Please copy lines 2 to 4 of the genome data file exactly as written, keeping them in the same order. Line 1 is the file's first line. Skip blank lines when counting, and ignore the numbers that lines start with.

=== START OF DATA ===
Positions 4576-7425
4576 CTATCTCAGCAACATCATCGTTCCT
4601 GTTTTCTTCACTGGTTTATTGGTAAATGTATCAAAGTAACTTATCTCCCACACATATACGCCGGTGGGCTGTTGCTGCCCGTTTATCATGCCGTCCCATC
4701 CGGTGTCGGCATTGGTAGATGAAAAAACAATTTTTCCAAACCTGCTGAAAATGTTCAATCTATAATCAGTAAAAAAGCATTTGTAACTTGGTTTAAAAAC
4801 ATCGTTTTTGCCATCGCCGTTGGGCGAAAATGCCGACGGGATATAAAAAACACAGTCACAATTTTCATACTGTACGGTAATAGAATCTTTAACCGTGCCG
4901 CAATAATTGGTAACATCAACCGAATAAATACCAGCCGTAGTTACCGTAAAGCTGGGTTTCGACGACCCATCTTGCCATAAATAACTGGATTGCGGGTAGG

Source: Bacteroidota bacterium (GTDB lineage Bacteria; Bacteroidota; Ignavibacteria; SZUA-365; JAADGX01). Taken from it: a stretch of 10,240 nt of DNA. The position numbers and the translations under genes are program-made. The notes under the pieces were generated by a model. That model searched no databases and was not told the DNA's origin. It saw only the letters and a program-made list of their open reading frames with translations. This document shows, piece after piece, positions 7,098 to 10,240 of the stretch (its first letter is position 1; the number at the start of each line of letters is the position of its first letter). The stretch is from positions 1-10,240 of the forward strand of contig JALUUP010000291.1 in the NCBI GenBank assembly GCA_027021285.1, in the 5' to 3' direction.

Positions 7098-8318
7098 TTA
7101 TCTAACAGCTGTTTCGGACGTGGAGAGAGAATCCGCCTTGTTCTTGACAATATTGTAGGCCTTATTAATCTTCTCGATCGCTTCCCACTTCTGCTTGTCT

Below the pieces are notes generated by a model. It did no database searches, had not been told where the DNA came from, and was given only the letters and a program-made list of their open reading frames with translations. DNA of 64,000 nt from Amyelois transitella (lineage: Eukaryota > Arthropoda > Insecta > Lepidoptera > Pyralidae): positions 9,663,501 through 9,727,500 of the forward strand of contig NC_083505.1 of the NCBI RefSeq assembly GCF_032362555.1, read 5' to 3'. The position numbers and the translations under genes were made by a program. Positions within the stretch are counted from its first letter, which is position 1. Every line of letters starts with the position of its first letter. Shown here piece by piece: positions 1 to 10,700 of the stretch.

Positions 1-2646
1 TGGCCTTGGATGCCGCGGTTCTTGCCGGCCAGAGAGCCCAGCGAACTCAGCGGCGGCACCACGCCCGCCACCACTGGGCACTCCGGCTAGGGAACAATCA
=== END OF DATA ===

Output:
4576 CTATCTCAGCAACATCATCGTTCCT
4601 GTTTTCTTCACTGGTTTATTGGTAAATGTATCAAAGTAACTTATCTCCCACACATATACGCCGGTGGGCTGTTGCTGCCCGTTTATCATGCCGTCCCATC
4701 CGGTGTCGGCATTGGTAGATGAAAAAACAATTTTTCCAAACCTGCTGAAAATGTTCAATCTATAATCAGTAAAAAAGCATTTGTAACTTGGTTTAAAAAC